News | Published November 16, 2012 | Written by Aileen S. Galley, ACSW, LSW, administrative director, Cancer Program at Mount Nittany Medical Center, former chair of the Pink Zone Committee

Quit smoking, and honor National Lung Cancer Awareness Month

On average, we take about 20,000 breaths each day. When someone smokes tobacco, they breathe in the more than 7,000 chemicals and chemical compounds that are found in cigarette smoke. Health becomes instantly compromised and over time, greatly increases the chance of developing many types of diseases, including cancers.

Smoking tobacco causes about 90 percent of lung cancers in the United States and is the number one risk factor for lung cancer, according to the Centers for Disease Control and Prevention (CDC). Each cigarette you smoke harms your lungs and ultimately increases your risk of lung cancer; however, your health can start improving immediately after you quit using tobacco products. November 15 is the American Cancer Society's Great American Smokeout. To honor National Lung Cancer Awareness Month, held each November, the Smokeout encourages us to take steps to quit smoking as one way to protect your lungs. Not only will you improve the health of your lungs, but your overall health will improve as well.

Follow these tips to help quit smoking:

  • Know why you want to quit: You have to want to quit, and knowing what is driving you to give up smoking will only help motivate you further. Write down on a piece of paper why it's important for you to quit smoking. For each cigarette you desire, read the reason(s) why you want to quit.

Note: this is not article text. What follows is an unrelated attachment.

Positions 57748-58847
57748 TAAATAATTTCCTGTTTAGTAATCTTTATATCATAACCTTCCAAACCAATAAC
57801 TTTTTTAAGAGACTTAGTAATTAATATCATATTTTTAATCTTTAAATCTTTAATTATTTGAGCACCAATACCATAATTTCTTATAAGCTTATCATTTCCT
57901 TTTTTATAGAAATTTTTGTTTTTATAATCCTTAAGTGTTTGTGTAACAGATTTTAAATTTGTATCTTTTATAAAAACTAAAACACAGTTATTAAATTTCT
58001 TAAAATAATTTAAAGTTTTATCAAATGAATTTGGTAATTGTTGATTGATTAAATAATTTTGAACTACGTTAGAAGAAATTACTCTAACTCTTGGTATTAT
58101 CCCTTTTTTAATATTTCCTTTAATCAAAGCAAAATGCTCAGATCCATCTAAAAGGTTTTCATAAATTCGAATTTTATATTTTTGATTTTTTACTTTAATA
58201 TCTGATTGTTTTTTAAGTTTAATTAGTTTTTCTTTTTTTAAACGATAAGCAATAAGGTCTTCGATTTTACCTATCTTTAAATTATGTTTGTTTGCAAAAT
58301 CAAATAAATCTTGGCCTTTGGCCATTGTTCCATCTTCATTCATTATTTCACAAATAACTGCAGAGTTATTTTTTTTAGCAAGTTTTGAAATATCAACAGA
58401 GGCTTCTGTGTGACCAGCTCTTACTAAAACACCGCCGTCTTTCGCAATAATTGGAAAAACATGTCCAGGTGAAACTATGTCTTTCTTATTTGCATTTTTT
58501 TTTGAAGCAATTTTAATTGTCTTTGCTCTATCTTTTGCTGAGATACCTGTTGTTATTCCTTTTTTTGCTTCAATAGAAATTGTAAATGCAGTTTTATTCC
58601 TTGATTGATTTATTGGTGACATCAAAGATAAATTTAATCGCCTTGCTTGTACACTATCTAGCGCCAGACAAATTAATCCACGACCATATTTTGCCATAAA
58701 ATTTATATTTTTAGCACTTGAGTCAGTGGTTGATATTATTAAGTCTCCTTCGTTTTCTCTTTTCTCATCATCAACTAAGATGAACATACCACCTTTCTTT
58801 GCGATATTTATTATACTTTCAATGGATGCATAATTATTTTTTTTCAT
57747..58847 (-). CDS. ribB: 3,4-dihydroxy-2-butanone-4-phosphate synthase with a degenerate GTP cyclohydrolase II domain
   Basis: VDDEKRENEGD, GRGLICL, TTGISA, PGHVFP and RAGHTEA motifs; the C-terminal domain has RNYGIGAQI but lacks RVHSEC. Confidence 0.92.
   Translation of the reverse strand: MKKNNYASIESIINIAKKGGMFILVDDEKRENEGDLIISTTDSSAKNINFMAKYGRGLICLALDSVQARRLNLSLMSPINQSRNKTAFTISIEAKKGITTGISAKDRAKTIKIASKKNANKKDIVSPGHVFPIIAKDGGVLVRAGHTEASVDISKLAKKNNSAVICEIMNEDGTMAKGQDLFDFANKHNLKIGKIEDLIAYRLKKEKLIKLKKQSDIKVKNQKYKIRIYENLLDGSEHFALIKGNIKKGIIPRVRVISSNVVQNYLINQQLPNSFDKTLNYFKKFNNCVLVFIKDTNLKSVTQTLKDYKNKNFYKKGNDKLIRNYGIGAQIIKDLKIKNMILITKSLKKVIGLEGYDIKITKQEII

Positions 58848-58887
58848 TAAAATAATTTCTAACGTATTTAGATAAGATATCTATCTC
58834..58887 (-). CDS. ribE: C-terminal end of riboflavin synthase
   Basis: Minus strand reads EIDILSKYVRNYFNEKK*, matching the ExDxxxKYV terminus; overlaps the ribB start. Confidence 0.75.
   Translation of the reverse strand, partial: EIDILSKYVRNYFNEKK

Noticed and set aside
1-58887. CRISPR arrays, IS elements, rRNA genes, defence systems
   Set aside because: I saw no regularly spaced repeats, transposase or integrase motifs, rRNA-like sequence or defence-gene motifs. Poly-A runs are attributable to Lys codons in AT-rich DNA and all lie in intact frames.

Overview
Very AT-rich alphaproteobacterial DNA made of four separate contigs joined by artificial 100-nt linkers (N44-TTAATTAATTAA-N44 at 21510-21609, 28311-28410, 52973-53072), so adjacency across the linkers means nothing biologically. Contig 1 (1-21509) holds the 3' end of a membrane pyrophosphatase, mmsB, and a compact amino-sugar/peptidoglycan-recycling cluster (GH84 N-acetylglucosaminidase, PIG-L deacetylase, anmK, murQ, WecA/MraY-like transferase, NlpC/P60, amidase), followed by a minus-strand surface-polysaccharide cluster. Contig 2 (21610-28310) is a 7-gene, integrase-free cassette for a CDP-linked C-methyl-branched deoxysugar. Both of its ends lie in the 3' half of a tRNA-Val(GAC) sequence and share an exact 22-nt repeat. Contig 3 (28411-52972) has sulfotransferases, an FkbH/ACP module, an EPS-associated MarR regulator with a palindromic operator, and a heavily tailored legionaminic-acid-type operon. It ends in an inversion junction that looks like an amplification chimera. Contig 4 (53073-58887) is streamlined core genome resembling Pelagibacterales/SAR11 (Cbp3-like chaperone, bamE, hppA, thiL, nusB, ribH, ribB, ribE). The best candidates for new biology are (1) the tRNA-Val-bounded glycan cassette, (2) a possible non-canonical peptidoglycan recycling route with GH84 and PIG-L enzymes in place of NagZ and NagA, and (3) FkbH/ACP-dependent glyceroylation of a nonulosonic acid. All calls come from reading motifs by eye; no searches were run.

• Create a goal: Set a personal goal as to how and when you will be smoke free.
  • Don't do it alone: Research shows that you increase the chances for success by getting support. Find someone to quit with, or a friend who will support your efforts. A great resource is the PA Free Quitline at 1.800.QUIT.NOW. The American Cancer Society offers additional support at
  • Avoid triggers: Certain activities may increase your urge to smoke, so it's important to determine what sets off your craving to smoke. Also, surround yourself with friends who do not smoke.
  • Beat your cravings: If something does trigger your desire to smoke, try waiting five minutes. Sometimes that is enough for the craving to pass. If it doesn't, try eating healthy snacks like sunflower seeds, sugar-free gum or a lollipop to help control your craving. Even chewing on a coffee stirrer can help.
  • Seek medical care: Speak to your primary care physician if you need help to quit smoking. They can provide you with further tips, medication and services like support groups to help you successfully quit smoking.

After a person has quit smoking for 10 years, their risk of lung cancer decreases 30 percent to 50 percent.

Mount Nittany Health recognizes the challenge people face in trying to give up tobacco. To help ensure a more clean, safe and healthy environment for patients, visitors and staff, all of Mount Nittany Health locations became tobacco free on September 4, 2012. Tobacco cessation classes have been offered to employees and their families, and patients that are hospitalized are encouraged to talk with their doctor about getting help while they are here.

Tobacco is highly addictive. Quitting is hard. For more tips to become tobacco free and to protect your lungs, visit